How to get me out of the south: Good food (preferably from somewhere open up to the wee hours of the morning because if it’s farther than BGC, traffic would be too much), great friends capable of fun conversation, and a glass or two of good booze.
With the promise of all these things, I decided to make the trip to Kite Kebab Bar in Poblacion, eager to catch up with fellow foodie friends and meet the chef behind the restaurant, Kian Kazemi.
In the midst of conversations involving self-pollination, inappropriate jokes that would have landed us in jail in other countries, figuring out the concept of being better than good (alcohol-wise), and establishing that a Mensa friend is the worst (or “better”) influence, we were treated to so much good food (Kazemi will literally shove delicious food in your hand or on your plate.. Whichever one is closest to him at the time) and alcohol.
Here are some of the food and drinks we had:
Hummus (from the Mezze Sampler)
Confession: I have a hard time finding hummus in Metro Manila that I like, because most of them to be have so much olive oil. Kazemi’s take is delicious, flavorful, and is something I know I’ll end up craving for one drunken night at home (please, please, PLEASE food delivery apps, be kind!). I think a Pinot Grigio would be delicate enough not to overpower this hummus, or even a Pinot Noir if I’m feeling a red. Kite also has a Rosé worth giving a go from their menu.
Vegetable Samosa (from the Mezze Sampler)
According to Alpana Singh, MS, a good sparkling wine would be great with a vegetable samosa because the “fatty richness of the fried dough gets cut by the bubbly richness of the wine.” The thing about Kite’s veggie samosa is that the flavors and texture are rich enough to complement something incredibly dense; which is Sapporo Beer they have on tap would also work.
I was told by Gerry San Miguel (he has a fantastic food blog called Dude For Food, but fair warning: His food photos are so mouthwatering, they’re guaranteed to cause major cravings) that I simply had to have Kite’s Beef Keema. I trusted his taste (duh), so I did… It was delicious, loaded with tasty spices, and has just the right tanginess from the tomatoes to give it another dimension. I’d pair it with a Northern Rhône (i.e., a restrained Shiraz) or even a Montepulciano d’Abruzzo to both compliment the beef and the spices. For a simpler pair, however, I’d be just as happy with the Engkanto Lager available on the menu.
Chicken Tandoori involves a yogurt marinade, several spices (none of which are overpowering), and charcoal (either through a traditional tandoor or a grill). All these flavours combined make me think of something that would work with a Zinfandel, preferably the younger kind (old vine zin tends to be too robust and can overpower the chicken or the beautiful spices). If I were feeling experimental, I’d also mess around with Gin and Tonic and add spices to it to make it go with the tandoori. Luckily, Kite actually offers the option for their guests to make their own G&T.
In the interest of trying to eat healthier since the second quarter of this year, I ended up polishing off the Bademjan (PS, it took me forever to figure out the name, so I’m quite welcome to be wrong #notafoodwriter). It’s a Persian eggplant stew with caramelized onions and delicate spices, and actually went well with the Classic Margarita we were served. I also think it would work just as well with a rosé (refreshing enough but not too heavy), a proper Beaujolais (to go with the earthiness of the dish), or a New Zealand Pinot Noir (which has complimenting flavours and enough acidity to cut through the texture if I’m really feeling a red).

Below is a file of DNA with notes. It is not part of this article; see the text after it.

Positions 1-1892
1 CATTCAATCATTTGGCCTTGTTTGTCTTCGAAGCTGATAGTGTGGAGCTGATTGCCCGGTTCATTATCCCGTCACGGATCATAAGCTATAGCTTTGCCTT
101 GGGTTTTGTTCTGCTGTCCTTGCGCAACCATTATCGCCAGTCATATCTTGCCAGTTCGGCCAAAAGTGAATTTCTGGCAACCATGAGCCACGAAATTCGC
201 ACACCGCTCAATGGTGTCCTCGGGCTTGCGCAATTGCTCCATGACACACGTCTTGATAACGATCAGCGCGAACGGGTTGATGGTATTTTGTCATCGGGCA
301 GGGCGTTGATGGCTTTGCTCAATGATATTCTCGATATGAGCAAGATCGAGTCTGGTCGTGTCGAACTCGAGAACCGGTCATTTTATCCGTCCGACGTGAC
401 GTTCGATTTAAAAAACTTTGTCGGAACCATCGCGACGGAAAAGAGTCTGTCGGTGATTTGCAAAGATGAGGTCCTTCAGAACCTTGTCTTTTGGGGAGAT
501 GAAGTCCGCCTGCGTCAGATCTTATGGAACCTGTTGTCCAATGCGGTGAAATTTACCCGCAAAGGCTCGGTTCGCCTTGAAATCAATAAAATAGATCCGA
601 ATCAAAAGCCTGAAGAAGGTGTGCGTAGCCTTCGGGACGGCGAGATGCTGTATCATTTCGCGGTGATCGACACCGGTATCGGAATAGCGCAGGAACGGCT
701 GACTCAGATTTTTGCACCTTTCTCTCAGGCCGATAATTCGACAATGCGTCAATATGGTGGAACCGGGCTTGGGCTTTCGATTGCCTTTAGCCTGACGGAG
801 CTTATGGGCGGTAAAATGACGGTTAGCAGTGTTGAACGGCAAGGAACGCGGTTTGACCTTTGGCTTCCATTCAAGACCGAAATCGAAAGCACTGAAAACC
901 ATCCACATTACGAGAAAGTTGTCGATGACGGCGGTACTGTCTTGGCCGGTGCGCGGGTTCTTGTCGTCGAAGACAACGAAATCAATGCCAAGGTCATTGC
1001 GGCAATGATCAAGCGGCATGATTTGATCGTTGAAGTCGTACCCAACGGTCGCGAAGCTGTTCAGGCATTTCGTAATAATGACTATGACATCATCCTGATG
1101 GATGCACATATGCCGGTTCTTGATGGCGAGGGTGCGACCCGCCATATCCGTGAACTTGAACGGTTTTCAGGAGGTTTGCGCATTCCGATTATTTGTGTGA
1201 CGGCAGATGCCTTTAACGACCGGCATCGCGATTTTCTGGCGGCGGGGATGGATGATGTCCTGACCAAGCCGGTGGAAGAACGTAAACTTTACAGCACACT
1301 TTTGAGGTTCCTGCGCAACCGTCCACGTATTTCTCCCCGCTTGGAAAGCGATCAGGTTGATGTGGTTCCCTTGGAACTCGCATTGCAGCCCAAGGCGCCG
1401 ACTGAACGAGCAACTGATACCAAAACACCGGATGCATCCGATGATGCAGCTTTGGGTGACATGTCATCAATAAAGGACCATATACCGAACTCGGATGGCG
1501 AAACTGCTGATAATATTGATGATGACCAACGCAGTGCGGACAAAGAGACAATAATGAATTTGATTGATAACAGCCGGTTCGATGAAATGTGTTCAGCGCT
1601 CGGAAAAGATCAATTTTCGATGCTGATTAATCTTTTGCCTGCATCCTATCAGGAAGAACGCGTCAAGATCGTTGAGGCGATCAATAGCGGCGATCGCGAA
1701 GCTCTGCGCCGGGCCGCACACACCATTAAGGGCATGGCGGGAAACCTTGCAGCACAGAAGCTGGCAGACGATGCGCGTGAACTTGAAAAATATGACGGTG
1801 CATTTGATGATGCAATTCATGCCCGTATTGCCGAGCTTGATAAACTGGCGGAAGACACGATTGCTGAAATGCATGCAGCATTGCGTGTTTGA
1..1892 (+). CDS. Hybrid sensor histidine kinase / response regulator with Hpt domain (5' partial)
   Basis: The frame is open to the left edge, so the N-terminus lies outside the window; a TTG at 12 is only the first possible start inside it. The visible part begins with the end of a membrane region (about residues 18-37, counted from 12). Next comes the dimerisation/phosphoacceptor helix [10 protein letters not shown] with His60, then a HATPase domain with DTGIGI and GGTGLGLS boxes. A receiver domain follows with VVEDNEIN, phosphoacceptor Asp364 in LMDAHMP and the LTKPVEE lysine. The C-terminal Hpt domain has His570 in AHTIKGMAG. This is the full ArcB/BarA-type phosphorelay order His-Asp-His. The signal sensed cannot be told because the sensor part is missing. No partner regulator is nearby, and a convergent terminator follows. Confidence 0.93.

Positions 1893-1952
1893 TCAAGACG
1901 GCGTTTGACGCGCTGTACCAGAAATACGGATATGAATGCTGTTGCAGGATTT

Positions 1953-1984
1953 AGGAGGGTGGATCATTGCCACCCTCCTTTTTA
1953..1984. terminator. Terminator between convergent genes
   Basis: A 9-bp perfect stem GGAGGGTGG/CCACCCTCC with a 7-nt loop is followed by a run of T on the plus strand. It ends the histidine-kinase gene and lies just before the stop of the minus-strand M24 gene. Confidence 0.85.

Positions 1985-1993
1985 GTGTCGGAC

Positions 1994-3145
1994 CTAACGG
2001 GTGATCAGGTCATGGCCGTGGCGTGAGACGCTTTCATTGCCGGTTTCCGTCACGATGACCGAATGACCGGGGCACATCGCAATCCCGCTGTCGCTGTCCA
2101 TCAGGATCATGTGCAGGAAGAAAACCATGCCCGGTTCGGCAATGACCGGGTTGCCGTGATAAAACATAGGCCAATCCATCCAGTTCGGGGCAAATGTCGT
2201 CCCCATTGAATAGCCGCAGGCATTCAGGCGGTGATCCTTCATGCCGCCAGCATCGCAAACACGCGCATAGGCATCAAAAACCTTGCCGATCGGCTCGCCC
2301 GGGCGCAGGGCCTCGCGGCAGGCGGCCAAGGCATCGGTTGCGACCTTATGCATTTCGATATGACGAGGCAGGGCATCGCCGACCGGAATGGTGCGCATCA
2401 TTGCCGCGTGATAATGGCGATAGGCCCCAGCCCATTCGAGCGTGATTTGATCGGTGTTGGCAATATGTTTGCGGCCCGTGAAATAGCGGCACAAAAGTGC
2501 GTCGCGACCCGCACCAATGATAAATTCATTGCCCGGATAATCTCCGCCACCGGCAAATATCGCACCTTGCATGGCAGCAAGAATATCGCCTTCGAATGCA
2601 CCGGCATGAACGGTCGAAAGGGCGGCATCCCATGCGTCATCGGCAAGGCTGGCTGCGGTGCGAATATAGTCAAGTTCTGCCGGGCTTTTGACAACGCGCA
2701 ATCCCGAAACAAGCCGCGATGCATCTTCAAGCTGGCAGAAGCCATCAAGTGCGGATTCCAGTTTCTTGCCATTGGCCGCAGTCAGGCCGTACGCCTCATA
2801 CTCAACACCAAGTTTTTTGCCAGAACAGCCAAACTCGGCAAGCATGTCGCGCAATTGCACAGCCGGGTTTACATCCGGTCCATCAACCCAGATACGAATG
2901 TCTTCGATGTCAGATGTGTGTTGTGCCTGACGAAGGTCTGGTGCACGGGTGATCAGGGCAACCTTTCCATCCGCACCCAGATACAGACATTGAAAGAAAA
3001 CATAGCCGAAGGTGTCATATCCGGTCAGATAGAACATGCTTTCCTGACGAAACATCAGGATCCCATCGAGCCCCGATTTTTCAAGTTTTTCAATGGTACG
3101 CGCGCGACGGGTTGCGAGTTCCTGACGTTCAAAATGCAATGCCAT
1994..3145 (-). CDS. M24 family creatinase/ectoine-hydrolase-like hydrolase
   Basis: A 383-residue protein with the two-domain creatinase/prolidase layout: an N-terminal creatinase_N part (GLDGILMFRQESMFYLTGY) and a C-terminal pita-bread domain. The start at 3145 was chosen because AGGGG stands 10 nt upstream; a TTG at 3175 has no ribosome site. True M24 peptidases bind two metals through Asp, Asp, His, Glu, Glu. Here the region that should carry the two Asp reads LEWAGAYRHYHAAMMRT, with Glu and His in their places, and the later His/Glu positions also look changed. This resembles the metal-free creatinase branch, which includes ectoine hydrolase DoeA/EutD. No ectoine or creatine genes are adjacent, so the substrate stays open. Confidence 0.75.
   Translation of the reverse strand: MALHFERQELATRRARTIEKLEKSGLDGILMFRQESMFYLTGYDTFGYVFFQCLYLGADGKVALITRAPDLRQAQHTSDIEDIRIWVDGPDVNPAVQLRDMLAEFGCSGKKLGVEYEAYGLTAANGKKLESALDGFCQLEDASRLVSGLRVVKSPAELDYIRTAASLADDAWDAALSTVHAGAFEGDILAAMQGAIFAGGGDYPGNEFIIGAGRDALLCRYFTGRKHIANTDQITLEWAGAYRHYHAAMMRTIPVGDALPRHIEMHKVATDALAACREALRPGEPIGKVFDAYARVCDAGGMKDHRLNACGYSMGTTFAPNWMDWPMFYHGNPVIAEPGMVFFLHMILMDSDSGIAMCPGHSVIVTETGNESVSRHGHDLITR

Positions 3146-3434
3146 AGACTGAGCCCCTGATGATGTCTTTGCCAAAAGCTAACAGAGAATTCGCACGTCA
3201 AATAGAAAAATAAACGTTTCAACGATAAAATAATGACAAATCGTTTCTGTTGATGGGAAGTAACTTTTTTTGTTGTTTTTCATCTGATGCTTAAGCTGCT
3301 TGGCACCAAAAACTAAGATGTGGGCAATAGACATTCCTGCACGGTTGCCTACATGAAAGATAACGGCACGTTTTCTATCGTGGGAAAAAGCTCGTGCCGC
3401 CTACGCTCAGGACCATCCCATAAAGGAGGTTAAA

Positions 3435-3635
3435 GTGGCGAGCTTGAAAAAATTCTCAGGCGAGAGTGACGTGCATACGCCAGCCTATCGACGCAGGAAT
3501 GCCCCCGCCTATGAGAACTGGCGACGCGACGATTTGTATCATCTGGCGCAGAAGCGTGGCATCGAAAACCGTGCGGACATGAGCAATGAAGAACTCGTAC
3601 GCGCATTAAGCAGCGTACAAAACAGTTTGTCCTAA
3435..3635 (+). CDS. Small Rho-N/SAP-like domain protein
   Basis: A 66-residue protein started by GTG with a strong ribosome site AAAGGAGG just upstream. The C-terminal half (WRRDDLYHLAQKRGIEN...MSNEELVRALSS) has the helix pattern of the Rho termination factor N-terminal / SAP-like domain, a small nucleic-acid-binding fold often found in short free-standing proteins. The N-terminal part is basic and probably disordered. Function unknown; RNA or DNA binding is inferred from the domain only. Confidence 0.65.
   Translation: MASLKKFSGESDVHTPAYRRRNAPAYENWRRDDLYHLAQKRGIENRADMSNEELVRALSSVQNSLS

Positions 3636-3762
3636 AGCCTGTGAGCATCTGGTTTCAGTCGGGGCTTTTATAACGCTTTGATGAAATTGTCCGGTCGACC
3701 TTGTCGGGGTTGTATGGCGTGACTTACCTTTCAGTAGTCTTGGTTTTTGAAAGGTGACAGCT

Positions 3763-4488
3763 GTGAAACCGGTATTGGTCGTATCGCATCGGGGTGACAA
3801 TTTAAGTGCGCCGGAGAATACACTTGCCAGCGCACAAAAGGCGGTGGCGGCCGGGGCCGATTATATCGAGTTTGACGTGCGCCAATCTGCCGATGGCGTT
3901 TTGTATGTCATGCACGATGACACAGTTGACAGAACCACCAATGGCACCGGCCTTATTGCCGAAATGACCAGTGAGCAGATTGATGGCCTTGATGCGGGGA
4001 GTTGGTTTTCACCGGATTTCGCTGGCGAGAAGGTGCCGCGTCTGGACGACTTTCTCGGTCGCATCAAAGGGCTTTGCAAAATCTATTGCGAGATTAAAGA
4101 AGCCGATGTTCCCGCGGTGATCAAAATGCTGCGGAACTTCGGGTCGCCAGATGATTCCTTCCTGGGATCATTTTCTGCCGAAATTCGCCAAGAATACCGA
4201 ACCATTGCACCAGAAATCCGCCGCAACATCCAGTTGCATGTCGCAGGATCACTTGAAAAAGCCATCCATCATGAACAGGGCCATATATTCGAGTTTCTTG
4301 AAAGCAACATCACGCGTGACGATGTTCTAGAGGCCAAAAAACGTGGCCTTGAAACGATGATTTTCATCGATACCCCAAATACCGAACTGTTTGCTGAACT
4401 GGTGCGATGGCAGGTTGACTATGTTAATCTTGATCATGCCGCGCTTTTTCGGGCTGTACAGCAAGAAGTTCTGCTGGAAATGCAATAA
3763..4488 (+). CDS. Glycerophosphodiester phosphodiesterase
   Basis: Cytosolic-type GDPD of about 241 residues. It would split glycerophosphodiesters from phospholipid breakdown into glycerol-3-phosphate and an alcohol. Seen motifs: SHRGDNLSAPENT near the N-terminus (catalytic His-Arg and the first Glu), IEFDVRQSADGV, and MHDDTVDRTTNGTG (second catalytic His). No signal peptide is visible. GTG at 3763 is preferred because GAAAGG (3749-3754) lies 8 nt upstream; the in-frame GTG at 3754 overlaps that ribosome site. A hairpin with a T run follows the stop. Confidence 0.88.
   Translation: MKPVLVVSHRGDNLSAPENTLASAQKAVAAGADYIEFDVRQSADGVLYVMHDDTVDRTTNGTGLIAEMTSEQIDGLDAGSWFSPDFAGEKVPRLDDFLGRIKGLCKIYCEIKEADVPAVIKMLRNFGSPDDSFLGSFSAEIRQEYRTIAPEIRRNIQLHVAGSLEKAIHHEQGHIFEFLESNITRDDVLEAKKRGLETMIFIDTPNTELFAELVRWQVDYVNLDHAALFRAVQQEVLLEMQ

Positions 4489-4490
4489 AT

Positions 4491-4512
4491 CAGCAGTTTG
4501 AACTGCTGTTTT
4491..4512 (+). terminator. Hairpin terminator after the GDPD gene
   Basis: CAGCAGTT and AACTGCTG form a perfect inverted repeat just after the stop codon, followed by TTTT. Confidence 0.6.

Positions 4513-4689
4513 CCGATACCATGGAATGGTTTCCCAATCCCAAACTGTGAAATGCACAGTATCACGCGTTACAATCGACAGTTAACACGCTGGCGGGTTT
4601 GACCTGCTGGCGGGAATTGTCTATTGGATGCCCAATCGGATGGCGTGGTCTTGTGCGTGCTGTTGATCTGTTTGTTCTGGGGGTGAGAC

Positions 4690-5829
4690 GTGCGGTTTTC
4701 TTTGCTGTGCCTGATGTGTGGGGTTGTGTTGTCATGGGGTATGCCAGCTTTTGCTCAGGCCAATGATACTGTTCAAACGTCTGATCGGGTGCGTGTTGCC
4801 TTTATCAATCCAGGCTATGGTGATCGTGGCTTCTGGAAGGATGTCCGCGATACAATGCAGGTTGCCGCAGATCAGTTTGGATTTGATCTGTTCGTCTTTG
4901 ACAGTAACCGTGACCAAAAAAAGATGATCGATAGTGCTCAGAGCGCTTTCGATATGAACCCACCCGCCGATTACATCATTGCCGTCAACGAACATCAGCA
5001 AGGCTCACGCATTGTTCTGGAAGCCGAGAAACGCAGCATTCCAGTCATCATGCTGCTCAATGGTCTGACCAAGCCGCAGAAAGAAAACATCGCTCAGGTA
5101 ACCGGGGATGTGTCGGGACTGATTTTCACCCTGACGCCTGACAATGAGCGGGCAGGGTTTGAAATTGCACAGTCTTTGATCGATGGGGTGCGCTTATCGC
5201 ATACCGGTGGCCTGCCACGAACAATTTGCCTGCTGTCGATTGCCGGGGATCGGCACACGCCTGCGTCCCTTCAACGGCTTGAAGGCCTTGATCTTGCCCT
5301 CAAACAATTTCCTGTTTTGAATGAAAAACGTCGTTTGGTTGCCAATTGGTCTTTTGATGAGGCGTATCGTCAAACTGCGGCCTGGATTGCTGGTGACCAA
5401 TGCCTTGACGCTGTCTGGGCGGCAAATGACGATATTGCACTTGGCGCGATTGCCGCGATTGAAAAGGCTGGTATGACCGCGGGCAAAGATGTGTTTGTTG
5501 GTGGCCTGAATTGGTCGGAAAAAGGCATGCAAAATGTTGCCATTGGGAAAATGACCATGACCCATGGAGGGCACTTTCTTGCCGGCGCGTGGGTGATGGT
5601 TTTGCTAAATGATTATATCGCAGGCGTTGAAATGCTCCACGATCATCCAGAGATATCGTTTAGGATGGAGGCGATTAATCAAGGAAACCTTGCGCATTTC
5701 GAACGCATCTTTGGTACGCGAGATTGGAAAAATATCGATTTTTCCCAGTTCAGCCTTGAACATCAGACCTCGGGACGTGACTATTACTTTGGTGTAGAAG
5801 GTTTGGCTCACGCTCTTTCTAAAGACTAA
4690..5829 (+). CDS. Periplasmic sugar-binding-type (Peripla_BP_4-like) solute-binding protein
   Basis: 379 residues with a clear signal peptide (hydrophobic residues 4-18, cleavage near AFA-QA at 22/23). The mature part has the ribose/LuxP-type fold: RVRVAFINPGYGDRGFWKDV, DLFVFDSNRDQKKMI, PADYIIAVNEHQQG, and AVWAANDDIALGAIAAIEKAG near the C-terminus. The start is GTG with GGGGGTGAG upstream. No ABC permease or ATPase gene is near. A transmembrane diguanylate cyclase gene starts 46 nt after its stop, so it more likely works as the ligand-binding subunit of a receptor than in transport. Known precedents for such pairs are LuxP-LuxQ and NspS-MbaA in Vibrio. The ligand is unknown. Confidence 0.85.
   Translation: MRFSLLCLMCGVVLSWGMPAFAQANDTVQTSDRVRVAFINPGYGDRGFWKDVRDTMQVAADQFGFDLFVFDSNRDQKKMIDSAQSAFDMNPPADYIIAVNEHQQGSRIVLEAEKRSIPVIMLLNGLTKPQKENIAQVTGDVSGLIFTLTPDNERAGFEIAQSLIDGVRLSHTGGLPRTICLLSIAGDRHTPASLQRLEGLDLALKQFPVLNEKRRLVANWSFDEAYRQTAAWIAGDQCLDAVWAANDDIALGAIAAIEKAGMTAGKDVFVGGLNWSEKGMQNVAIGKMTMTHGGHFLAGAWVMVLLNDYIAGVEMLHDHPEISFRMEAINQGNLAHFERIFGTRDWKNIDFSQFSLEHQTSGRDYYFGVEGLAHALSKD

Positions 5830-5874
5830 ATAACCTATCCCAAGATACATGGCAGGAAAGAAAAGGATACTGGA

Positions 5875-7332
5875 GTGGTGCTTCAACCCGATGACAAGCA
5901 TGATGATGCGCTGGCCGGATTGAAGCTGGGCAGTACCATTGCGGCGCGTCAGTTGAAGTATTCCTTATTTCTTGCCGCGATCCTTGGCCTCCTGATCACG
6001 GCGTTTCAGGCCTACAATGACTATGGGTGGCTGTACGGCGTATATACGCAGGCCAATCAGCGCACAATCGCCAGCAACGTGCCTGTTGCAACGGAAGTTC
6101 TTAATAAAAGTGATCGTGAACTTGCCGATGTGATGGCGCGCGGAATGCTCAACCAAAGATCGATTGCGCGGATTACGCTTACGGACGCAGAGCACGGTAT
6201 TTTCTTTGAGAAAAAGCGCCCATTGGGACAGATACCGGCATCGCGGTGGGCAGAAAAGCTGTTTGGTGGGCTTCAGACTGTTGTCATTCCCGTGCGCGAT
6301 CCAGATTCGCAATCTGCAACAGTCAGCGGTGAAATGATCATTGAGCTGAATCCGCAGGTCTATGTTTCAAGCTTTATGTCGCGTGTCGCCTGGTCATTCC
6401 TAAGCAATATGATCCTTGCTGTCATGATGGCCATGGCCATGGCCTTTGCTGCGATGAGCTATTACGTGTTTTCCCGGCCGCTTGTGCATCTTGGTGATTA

When this arrived in our table, the first thing I thought was how it was such a thing of beauty. Slow roasted for several hours with a mélange of spices, tomatoes, and pomegranate (or course), it was a soft, tasty bite of chicken heaven. I can easily imagine it with a Riesling, preferably from Clare Valley because it’s fancy enough for the dish and would go well with pomegranate. It could also work with Kite’s “Not So Old Fashioned Highball”, which has whisky, orange (for a little fruit on fruit moment), and ginger ale.
The overflowing mountain of rice, beef and wonderful Persian spices was just out of this world… I think it would be a perfect barkada meal because… Look at the size of that thing! I think the roundness of Gewürztraminer in the Alsace/German style will be nice with the texture and flavours of the dish, and the higher level of acidity would cut through the oiliness. Another way to go about it is to go with a Double IPA, such as the Engkanto Double IPA, or even Lassi (although this is guaranteed to be incredibly hefty in the tummy). Yay Kite for having that on the menu, with the option to add fruits to it.
Kebabs (Classic Beef and Ox Tongue)
I thought kebabs were a brilliant idea for bar chow. I’ve not had proper kebabs in ages, so I admit to gorging. I also thought Ox Tongue was yummy… It was pretty convenient to eat too (i.e., tipsy friendly!), since it’s presented pretty similar to the way pinoy street barbecues are. While Zinfandel is a classic pair to anything barbecued, I think the Ox Tongue would also work with a Merlot (again, they have one on the menu). HOWEVER. The ultimate must-try with the kebabs is Kite Beer, a kombucha lemon ginger concoction topped with Red Horse beer for a refreshing, slightly killer, kick… Bonus points for being served in a glass with multi-colored lights. According to What to Drink with What You Eat (Dornenburg and Page), Sake is also a viable option, which is also available on the menu.
Kite Kebab Bar is located in 4900 Durban Street, Poblacion, Makati. It’s open Sundays to Thursdays from 5pm – 3am, and Fridays and Saturdays from 5pm – 4am. They also accept catering and events.
Mobile number: +63917-8995426
Very special thanks to Kian Kazemi and the wunnerful KTG 😉